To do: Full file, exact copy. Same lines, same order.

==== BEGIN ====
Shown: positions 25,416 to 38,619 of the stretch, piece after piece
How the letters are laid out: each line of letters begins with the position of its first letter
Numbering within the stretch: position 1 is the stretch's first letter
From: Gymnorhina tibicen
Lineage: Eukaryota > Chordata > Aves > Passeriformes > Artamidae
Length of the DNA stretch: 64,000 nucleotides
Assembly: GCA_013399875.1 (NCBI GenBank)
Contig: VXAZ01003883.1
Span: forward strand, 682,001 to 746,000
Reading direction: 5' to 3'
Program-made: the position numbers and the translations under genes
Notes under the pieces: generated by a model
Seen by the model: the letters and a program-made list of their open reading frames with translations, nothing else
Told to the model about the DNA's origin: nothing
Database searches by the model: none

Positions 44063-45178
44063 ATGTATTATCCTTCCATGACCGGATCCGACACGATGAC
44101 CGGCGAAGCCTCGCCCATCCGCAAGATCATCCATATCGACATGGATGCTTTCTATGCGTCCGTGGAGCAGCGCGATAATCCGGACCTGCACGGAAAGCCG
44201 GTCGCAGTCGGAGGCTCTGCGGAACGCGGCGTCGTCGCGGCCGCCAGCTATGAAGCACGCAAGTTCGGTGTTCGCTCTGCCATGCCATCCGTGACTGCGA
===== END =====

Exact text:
Shown: positions 25,416 to 38,619 of the stretch, piece after piece
How the letters are laid out: each line of letters begins with the position of its first letter
Numbering within the stretch: position 1 is the stretch's first letter
From: Gymnorhina tibicen
Lineage: Eukaryota > Chordata > Aves > Passeriformes > Artamidae
Length of the DNA stretch: 64,000 nucleotides
Assembly: GCA_013399875.1 (NCBI GenBank)
Contig: VXAZ01003883.1
Span: forward strand, 682,001 to 746,000
Reading direction: 5' to 3'
Program-made: the position numbers and the translations under genes
Notes under the pieces: generated by a model
Seen by the model: the letters and a program-made list of their open reading frames with translations, nothing else
Told to the model about the DNA's origin: nothing
Database searches by the model: none

Positions 44063-45178
44063 ATGTATTATCCTTCCATGACCGGATCCGACACGATGAC
44101 CGGCGAAGCCTCGCCCATCCGCAAGATCATCCATATCGACATGGATGCTTTCTATGCGTCCGTGGAGCAGCGCGATAATCCGGACCTGCACGGAAAGCCG
44201 GTCGCAGTCGGAGGCTCTGCGGAACGCGGCGTCGTCGCGGCCGCCAGCTATGAAGCACGCAAGTTCGGTGTTCGCTCTGCCATGCCATCCGTGACTGCGA